Four months is an exciting time for her, and a weird time for me (what isn't weird about being postpartum? I have so many feelings about this stage of life). My hair abruptly started falling out last week. Not like "oh, that was a lot of hair to lose in the shower" but like "dear god, those are entire clumps of hair just falling out in my hands" - it was a horror show. I'm surprised I have any hair left at this point. I need to get it cut so that I feel slightly less frumpy but I feel like it's safest to wait until the hair loss hits a plateau, so that my stylist knows what he has to work with. Please tell me there will be a plateau.

I also threw my back out this week and had to go to a chiropractor for the first time. Apparently the c-section decimated what little ab strength I had (I've always hated ab work) and now my back is over it. So I need to work on that. The chiropractor asked what I do for exercise and usually when I'm asked this lately I lie and say I walk several times a week but I was just honest and told the truth. I do nothing. Absolutely nothing. I was walking daily until I had to go back to work and then I was still managing to walk a few times a week but then the weather got crazy hot and now I just do nothing. Is it any surprise that my back is failing?  The chiropractor looked like no one had ever said that before. She even said "oh, walking counts" and then I had to tell her that no, I really meant nothing, no walking, nothing. Am I the only one in LA who doesn't exercise? I would love to say that I went home and took a walk but I just went back to working and then ate a bunch of cookies instead of getting lunch.

Last week I gave in and went to Madewell and got the highest rise pants that they had in a size that fits me comfortably. I don't know what I've done right in my life for mom jeans to come back into style just as I had a kid, but I'm very grateful.

I know that at some point I need to get my act together and start taking better care of myself but this summer is almost over and I just can't be bothered right now because all I want to do is eat cookies and watch my baby grab stuff. But I swear I'm going to start doing those postpartum ab exercises, because the back spasms are no joke.

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P.S. You try making a baby smile without looking like a total idiot, it's impossible, I'm pretty sure.

Thursday, August 9, 2018

SNOO review (sort of) - months 3 - 4

First SNOO post (months 1 - 2) here.

SNOO

So I should admit up front that I considered letting this series die a quiet death and never posting about baby sleep again because I feel like a huge failure. I basically gave up at week 11, which was my second week back at work (aka - no more naps during the day) and a wonder week leap, and I just gave in and started cosleeping*, which was never in my plan. But here I am posting this anyways, because even if it isn't really a review of the SNOO anymore, maybe it's still helpful to someone? Or maybe just acknowledging that babies are different and getting your sleep in whatever way works best for your family is okay? I hate to discourage people from the SNOO because it was so great for us during the first couple months, and I have heard from so many other people for whom the SNOO was a lifesaver. I should try reading those emails to Adrian to see if they can convince her.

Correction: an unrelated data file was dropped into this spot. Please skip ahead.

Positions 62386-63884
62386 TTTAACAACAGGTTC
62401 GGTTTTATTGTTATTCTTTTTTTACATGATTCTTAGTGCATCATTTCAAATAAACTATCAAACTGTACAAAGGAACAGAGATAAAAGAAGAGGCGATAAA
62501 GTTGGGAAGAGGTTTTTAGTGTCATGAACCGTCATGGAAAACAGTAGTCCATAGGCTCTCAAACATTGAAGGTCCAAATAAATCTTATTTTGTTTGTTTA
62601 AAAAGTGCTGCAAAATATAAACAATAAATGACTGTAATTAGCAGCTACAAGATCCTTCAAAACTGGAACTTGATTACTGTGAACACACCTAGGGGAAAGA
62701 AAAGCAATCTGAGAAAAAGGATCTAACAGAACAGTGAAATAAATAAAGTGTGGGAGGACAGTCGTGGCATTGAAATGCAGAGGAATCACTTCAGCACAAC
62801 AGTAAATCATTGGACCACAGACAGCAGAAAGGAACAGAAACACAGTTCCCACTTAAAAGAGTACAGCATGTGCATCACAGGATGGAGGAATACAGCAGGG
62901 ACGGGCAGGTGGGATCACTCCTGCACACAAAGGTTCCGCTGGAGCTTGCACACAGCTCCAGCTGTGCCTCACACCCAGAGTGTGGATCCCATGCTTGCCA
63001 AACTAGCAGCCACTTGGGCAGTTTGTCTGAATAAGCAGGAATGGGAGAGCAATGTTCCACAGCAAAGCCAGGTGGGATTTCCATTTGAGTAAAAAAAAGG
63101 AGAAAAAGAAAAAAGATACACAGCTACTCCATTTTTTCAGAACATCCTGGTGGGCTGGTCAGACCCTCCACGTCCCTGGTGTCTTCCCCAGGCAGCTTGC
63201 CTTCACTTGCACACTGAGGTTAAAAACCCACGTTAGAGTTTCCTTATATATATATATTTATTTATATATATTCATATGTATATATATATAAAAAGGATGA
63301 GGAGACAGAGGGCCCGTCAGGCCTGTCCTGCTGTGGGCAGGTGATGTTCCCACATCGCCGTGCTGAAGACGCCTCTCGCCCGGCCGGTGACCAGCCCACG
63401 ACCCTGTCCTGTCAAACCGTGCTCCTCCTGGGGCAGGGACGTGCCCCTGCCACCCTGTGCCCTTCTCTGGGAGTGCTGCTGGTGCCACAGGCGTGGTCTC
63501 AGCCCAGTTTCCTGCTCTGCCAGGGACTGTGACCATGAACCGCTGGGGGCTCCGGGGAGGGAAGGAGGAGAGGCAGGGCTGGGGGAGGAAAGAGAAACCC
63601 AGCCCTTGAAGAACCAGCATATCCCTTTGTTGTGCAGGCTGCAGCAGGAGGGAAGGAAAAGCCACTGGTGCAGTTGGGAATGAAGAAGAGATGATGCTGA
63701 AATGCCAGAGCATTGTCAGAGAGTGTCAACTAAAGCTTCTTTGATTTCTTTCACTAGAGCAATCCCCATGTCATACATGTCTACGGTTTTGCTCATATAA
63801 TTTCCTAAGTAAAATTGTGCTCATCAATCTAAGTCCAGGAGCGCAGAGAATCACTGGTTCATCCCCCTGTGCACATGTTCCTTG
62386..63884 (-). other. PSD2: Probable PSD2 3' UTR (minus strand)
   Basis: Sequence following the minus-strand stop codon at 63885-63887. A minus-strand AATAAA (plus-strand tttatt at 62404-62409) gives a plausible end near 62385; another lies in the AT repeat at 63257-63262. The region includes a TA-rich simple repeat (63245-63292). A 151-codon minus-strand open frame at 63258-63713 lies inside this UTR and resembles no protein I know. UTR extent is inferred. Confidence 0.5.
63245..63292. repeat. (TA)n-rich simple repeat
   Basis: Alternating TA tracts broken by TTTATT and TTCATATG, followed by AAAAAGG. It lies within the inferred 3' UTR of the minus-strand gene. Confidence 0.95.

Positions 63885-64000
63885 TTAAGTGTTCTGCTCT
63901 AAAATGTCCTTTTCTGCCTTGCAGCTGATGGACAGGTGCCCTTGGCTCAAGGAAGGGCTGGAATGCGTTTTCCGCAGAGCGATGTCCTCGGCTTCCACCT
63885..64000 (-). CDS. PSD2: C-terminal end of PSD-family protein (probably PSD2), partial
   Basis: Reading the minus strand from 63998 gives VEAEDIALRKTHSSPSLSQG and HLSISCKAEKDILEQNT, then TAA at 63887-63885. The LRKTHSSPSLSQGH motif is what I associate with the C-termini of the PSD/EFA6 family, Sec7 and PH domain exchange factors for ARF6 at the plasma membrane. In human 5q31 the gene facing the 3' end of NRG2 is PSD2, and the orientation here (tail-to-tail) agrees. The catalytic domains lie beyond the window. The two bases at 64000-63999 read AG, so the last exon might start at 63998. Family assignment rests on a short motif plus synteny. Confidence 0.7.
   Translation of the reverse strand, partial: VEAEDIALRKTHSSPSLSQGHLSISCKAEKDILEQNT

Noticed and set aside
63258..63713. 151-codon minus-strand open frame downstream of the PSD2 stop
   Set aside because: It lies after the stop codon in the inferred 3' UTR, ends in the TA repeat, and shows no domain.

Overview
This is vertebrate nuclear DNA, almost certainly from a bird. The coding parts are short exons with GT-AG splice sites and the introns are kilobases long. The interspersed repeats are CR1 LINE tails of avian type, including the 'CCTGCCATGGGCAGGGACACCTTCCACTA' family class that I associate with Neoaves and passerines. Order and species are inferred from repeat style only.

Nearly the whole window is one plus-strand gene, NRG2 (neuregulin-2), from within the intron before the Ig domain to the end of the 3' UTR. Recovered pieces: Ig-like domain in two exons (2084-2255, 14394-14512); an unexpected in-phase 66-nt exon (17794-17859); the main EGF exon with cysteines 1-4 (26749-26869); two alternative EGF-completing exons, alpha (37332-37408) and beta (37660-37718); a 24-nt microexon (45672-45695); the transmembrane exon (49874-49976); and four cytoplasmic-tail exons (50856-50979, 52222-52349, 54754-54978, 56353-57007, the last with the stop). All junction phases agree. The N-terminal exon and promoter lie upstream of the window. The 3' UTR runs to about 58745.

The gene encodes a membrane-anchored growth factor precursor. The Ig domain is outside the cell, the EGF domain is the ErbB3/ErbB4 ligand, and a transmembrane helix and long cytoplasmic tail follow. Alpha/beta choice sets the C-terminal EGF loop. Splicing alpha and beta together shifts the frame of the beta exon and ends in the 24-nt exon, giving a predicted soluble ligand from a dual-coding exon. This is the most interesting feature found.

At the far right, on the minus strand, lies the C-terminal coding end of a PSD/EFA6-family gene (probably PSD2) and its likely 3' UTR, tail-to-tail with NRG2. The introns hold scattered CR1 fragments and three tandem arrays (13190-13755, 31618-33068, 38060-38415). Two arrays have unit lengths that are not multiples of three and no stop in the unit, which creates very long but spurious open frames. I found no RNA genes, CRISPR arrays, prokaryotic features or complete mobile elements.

Anyways, here are my notes from the last two months.

Week 9: 6/12 - 6/19 Started out strong, still getting those nice 6 -7 hour stretches in the SNOO at night. But it kind of fell apart towards the end of the week, probably a perfect storm of her getting all her two month vaccinations and being a bit fussy and me getting stressed about going back to work. We dipped back down to 4 hour stretches for a few nights.

Week 10: 6/19 - 6/26 My first week back at work and everything is kind of topsy turvy and we're trying to figure out a schedule. She decides she isn't into the bottle anymore (nice timing!) and we have a little regression on the evening fussiness. Still getting 4 - 6 hour stretches consistently at the start of the week, but shit starts to fall apart on Friday and then I realize we are entering a Wonder Week (since she was born a week late she goes through her leaps a little early, because they are based on due date and not birth date).

Week 11: 6/26 - 7/3 Wonder Week leap three in full swing, I'm not even attempting to get her to sleep anywhere but on me. We're actually relatively lucky because she mostly stays cheerful during Wonder Weeks (so far!) but she just cannot sleep on her own while she's going through a leap. She naps happily in the wrap during the day, but at night she hits a fussy wall and it takes a concerted effort to calm her down and get her to eat and fall asleep. Then if you try to put her in the SNOO she will sleep for maybe 40 minutes, then she's up and inconsolable. I give up and just accept that we're co-sleeping this week. It's crazy that she can be crying and refusing to sleep for ages and then falls asleep within two minutes if I lie down and hold her. I'm barely sleeping because I'm so aware of her, but knowing that there is an end date for this makes it bearable and even sweet. I'm hoping that she rebounds after this leap and maybe we'll even get a magical 8 hour stretch.